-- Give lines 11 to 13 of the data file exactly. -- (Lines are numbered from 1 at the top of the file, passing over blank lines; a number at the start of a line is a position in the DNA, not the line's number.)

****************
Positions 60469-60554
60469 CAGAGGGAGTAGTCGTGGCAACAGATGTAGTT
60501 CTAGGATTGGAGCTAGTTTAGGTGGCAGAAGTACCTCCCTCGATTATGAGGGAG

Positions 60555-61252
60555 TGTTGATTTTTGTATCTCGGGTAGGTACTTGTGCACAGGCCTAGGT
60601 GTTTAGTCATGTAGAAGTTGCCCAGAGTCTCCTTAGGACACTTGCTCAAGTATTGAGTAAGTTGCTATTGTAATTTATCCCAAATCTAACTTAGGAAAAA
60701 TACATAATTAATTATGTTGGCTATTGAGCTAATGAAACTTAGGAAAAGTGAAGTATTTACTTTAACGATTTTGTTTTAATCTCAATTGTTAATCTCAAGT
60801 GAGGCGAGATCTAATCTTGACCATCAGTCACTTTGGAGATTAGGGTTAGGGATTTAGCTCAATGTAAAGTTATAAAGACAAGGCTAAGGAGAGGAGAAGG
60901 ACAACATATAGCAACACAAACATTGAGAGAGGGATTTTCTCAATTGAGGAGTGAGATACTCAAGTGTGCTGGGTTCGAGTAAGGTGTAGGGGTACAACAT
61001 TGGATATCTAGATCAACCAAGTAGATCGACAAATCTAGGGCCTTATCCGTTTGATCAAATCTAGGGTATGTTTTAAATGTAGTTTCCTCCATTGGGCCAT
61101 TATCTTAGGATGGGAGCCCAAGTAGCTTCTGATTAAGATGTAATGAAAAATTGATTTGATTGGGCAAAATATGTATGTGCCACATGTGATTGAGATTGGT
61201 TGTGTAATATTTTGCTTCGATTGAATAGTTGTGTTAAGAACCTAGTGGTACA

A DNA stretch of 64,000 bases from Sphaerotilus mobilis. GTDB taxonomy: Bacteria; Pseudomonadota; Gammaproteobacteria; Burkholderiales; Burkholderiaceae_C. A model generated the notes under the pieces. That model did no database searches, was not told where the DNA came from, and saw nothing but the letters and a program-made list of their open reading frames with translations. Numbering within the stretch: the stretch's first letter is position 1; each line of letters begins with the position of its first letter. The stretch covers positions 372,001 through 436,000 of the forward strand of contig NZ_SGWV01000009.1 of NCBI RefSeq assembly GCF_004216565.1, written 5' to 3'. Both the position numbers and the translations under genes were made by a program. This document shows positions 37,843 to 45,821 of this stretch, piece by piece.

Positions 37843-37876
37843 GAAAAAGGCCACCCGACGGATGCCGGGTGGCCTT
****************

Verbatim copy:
61101 TATCTTAGGATGGGAGCCCAAGTAGCTTCTGATTAAGATGTAATGAAAAATTGATTTGATTGGGCAAAATATGTATGTGCCACATGTGATTGAGATTGGT
61201 TGTGTAATATTTTGCTTCGATTGAATAGTTGTGTTAAGAACCTAGTGGTACA

A DNA stretch of 64,000 bases from Sphaerotilus mobilis. GTDB taxonomy: Bacteria; Pseudomonadota; Gammaproteobacteria; Burkholderiales; Burkholderiaceae_C. A model generated the notes under the pieces. That model did no database searches, was not told where the DNA came from, and saw nothing but the letters and a program-made list of their open reading frames with translations. Numbering within the stretch: the stretch's first letter is position 1; each line of letters begins with the position of its first letter. The stretch covers positions 372,001 through 436,000 of the forward strand of contig NZ_SGWV01000009.1 of NCBI RefSeq assembly GCF_004216565.1, written 5' to 3'. Both the position numbers and the translations under genes were made by a program. This document shows positions 37,843 to 45,821 of this stretch, piece by piece.